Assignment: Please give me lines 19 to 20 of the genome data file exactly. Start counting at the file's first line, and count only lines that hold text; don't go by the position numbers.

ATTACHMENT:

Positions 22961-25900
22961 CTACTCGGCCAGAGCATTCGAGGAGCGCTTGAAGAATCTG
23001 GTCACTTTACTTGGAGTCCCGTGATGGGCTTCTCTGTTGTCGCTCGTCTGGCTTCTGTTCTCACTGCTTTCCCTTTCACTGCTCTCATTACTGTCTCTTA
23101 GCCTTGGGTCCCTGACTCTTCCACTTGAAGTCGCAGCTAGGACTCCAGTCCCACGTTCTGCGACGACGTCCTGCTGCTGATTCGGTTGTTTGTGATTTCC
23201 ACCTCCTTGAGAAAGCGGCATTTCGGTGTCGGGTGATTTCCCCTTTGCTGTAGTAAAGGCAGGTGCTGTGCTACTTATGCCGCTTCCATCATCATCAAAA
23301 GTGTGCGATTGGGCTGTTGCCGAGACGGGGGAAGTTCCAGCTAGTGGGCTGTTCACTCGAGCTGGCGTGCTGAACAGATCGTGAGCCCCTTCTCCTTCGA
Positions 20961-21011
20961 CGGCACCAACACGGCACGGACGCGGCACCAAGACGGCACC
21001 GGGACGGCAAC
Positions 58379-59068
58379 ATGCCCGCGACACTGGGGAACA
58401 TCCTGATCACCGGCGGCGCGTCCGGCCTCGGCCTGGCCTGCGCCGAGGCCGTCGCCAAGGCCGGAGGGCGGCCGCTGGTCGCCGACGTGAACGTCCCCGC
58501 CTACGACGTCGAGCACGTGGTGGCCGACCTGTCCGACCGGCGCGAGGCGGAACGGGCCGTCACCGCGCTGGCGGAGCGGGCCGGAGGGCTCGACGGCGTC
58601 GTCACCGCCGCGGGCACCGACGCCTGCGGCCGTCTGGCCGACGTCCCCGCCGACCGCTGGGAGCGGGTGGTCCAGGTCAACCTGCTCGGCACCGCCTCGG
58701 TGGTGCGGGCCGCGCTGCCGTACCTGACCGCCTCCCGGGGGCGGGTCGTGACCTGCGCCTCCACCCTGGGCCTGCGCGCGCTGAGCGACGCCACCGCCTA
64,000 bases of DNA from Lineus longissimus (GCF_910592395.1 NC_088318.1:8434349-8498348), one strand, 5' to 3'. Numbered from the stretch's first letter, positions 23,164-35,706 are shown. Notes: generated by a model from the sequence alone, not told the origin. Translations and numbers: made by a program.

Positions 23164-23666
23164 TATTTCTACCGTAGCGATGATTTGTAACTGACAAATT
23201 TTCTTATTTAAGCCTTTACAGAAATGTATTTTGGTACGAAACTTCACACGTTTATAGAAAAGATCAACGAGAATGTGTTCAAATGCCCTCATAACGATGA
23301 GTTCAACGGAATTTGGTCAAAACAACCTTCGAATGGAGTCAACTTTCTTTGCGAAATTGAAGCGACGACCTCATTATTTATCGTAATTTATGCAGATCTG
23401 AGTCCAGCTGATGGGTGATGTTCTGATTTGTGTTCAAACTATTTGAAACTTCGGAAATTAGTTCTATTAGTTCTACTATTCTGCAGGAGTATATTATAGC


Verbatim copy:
23201 TTCTTATTTAAGCCTTTACAGAAATGTATTTTGGTACGAAACTTCACACGTTTATAGAAAAGATCAACGAGAATGTGTTCAAATGCCCTCATAACGATGA
23301 GTTCAACGGAATTTGGTCAAAACAACCTTCGAATGGAGTCAACTTTCTTTGCGAAATTGAAGCGACGACCTCATTATTTATCGTAATTTATGCAGATCTG